In light of Russia's unprovoked invasion of Ukraine, many major American and Western companies have decided to drop their presence in the region.
In the last two weeks, movie studios Warner Brothers, Sony Pictures and Disney, the parent company of ABC News, have dropped future movie releases in Russia. Ikea shut down all Russian stores and production operations. Microsoft and Apple have ceased all sales, including game consoles and phones, in the country as well.
That list is expected to grow as the conflict continues and consumers look for companies to take a stand on the invasion, business experts told ABC News.
"Companies have found it difficult to stay out of [current events]," Erik Gordon, an assistant professor at the University of Michigan's Ross School of Business, told ABC News. "That doesn't work anymore. If you don't take a stand one way or another the conclusion is you're either amoral or taken a bad stand."
Gordon and other business experts said that there is also the economic calculus involved in the companies' decisions to pull out of Russia as its declining economy makes the country a poor investment. Nonetheless, the experts said this is likely to pose a turning point in nearly 30 years of Western business in Russia.
Gordon said it's unlikely that any of the Western business pauses will make an impact on Russian President Vladimir Putin's war in Ukraine, compared to the economic sanctions levied by the U.S. and European nations. The Russian government, however, will likely retaliate against Western-based products and services with boycotts and blocks as the conflict continues.
On Friday, the country said it would ban Facebook and Twitter.
"I don't think the Russian business will be a hospitable place for Western business for a very long time," he said.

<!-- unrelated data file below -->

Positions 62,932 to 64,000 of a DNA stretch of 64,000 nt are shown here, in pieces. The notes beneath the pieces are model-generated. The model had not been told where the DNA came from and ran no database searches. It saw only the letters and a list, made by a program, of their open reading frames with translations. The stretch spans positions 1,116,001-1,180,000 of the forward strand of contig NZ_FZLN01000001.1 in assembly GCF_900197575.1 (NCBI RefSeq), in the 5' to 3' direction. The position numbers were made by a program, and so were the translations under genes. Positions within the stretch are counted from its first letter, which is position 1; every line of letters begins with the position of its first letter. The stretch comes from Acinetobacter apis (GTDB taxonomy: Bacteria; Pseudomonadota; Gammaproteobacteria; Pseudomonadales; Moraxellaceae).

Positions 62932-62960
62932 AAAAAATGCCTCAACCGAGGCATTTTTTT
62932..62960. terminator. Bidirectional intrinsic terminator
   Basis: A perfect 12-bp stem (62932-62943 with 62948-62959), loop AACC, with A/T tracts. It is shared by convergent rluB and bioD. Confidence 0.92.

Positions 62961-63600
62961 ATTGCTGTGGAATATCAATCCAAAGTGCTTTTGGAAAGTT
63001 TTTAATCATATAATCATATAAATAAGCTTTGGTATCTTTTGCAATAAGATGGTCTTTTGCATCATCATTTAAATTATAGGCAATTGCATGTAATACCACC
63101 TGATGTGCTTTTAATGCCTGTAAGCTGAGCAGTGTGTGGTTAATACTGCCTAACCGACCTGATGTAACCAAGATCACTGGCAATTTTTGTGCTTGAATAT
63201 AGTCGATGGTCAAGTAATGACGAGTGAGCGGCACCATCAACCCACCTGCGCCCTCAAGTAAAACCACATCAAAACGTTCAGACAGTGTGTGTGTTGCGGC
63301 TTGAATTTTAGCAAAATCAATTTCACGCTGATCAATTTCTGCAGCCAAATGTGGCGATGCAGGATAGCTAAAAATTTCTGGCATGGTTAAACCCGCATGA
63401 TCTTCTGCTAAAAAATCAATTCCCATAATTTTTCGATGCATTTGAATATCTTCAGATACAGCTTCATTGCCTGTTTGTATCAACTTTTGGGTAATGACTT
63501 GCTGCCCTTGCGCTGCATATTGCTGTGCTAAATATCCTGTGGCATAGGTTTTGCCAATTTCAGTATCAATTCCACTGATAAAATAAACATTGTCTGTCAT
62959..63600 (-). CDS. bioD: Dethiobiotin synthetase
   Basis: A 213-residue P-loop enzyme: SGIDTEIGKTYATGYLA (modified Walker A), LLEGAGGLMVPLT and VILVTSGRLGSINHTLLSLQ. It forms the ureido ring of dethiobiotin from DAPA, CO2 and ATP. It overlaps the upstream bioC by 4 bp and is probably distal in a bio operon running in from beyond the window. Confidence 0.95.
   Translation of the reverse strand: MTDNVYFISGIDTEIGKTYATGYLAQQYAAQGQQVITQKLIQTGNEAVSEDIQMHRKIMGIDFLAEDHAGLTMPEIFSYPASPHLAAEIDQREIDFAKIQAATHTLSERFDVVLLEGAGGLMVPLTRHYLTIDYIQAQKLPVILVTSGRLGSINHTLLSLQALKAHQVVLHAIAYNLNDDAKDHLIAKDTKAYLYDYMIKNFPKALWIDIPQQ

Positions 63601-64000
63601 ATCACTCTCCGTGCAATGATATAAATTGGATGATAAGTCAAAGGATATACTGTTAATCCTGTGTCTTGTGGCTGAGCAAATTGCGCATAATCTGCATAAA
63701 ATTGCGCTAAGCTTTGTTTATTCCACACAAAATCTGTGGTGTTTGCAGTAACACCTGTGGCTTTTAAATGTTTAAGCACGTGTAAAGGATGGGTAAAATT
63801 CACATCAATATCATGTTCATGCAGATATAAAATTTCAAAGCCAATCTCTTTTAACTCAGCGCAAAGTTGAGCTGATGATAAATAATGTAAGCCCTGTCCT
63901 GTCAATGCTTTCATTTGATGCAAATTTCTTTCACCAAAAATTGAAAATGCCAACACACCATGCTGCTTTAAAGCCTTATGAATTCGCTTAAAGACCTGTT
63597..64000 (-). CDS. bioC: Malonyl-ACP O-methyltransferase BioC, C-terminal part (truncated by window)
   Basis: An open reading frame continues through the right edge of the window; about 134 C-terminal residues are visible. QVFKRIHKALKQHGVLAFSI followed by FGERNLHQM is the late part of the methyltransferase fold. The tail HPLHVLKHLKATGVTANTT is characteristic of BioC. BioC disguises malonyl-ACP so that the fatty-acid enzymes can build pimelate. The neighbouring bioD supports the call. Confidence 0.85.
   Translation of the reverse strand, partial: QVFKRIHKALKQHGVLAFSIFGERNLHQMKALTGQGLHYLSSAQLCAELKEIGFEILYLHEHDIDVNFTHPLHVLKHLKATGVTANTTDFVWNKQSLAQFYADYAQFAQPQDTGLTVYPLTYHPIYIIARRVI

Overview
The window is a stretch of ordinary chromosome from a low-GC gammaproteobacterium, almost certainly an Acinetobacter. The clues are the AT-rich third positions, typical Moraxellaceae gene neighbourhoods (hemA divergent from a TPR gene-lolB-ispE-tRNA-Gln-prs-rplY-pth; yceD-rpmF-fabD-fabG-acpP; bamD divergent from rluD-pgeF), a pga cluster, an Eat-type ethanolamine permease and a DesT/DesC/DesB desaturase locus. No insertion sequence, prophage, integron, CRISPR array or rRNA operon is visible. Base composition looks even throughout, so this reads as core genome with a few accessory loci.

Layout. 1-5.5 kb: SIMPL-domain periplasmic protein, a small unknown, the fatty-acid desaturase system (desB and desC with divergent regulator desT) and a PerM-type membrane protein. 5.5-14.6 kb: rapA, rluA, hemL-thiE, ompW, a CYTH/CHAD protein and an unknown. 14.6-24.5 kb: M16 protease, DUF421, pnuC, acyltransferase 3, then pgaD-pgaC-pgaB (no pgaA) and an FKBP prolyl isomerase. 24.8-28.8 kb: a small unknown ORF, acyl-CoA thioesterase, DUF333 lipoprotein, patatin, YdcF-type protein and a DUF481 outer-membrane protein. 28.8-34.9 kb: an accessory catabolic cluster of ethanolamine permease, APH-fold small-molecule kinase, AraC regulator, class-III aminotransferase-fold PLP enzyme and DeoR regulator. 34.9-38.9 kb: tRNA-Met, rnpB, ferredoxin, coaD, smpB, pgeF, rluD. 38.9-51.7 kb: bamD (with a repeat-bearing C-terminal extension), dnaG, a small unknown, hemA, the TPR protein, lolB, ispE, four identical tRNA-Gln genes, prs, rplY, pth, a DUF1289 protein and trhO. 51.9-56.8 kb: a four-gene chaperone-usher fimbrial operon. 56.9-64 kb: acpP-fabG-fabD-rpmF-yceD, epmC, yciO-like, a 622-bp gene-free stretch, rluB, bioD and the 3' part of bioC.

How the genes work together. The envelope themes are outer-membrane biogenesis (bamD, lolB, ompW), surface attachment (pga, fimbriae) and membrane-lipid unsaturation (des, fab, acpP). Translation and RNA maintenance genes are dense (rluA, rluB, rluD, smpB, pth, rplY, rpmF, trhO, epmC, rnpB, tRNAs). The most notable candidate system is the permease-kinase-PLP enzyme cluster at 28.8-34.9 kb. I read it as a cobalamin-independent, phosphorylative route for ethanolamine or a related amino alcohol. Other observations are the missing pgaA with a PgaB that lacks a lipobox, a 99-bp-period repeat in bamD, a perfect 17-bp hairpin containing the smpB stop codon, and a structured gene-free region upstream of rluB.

Shon Hiatt, an associate professor of management and organization at the University of Southern California, told ABC News that a similar situation took place during World War II when American companies stopped shipping their goods to Germany. Corporations lost millions of dollars in revenue during the 1940s, but Hiatt said the increased globalization of today's economy means that American companies won't take as much of a hit by halting their Russian operations.
"This isn't the divestment like we're seeing with BP or the other oil companies," Hiatt said. "This is a small drop in the bucket for these companies compared to other markets."
He noted, as an example, that the Russian market represents roughly 3% of worldwide sales for the movie industry.
Hiatt said the next couple of months will be interesting to watch within the business community. Depending on how long the conflict goes on and if Russia succeeds in its invasion, corporations around the world will have to make a major decision barring any government action, he said.
"Most companies believe this is a small strategic pause," he said. "They may believe that in a few months, things might go back to normal. It's still a changing situation."